This brief sets out on a course to distinguish three main kinds of thought that underlie scientific thinking.
Current science has not agreed on an understanding of what exactly the aim of science actually is, how to understand scientific knowledge, and how such knowledge can be achieved. Furthermore, no science today also explicitly admits the fact that knowledge can be constructed in different ways and therefore every scientist should be able to recognize the form of thought that under-girds their understanding of scientific theory. In response to this, this texts seeks to answer the questions: What is science? What is (scientific) explanation? What is causality and why it matters?
Science is a way to find new knowledge. The way we think about the world constrains the aspects of it we can understand. Scientists, the author suggests, should engage in a metacognitive perspective on scientific theory that reflects not only what exists in the world, but also the way the scientist thinks about the world.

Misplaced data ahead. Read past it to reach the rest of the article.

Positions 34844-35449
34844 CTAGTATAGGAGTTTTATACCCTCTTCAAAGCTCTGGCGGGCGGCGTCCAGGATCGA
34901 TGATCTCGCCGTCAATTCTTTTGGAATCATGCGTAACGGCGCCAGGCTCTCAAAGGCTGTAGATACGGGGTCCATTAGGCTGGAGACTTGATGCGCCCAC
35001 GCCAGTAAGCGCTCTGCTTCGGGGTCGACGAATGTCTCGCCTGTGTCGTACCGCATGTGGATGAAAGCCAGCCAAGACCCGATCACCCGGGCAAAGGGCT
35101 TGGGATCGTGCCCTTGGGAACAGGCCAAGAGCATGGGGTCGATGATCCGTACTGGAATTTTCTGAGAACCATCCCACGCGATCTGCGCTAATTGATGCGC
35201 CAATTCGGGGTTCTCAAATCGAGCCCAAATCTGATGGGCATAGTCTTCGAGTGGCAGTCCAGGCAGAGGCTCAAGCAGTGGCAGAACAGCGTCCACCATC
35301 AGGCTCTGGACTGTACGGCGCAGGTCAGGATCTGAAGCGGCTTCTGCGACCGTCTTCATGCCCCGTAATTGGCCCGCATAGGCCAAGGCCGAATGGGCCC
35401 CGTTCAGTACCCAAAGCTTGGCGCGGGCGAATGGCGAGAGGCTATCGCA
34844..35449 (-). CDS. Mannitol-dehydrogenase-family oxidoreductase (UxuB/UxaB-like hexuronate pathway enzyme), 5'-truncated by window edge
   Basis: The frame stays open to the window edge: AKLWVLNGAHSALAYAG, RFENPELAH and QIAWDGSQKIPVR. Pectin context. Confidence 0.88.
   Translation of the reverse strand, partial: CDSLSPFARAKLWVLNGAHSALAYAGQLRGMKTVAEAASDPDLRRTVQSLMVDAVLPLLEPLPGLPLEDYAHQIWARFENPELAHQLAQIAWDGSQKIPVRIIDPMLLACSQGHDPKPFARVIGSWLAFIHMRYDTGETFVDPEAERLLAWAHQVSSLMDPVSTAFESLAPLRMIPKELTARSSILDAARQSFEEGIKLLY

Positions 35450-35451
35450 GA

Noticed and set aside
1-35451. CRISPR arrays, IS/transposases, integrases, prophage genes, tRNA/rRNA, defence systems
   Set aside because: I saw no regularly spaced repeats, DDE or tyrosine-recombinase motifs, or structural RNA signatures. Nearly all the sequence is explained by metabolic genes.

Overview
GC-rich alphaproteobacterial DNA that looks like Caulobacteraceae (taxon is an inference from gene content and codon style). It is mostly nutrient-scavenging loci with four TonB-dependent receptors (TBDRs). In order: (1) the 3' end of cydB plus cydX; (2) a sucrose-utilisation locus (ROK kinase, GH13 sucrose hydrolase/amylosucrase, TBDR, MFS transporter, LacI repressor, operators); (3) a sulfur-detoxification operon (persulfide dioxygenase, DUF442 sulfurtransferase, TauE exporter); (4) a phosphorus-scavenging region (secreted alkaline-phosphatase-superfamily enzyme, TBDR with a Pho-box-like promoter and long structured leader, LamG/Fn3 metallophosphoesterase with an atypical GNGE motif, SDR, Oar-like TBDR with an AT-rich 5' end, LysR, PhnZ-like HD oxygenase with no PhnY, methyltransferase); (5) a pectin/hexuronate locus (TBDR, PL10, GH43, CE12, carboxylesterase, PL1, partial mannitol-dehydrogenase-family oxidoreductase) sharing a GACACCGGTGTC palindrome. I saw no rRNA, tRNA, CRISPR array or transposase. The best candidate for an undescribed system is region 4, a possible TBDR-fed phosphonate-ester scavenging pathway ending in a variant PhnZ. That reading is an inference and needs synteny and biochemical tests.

The Soviet Union collapsed more than 20 years ago, but the traces left in occupied countries by this monstrous system still affect the lives of millions of people. Under the glittering surface of newsworthy events that regularly appear in the mass media, there are many other wounds hard to heal. The system of education is one of the social structures that was fundamentally affected by Soviet power. Due to unique historical, demographic, and cultural reasons, the experiences of other countries providing education to non-native speaking students cannot be adopted in Estonia without first studying the situation thoroughly. The Estonian Ministry of Education and Research launched the longitudinal study Non-Estonian Child in an Estonian-Language School, with the aim to understand how Estonian schools cope with an increasing number of non-Estonians studying in a second language. This book brings together some results of that study.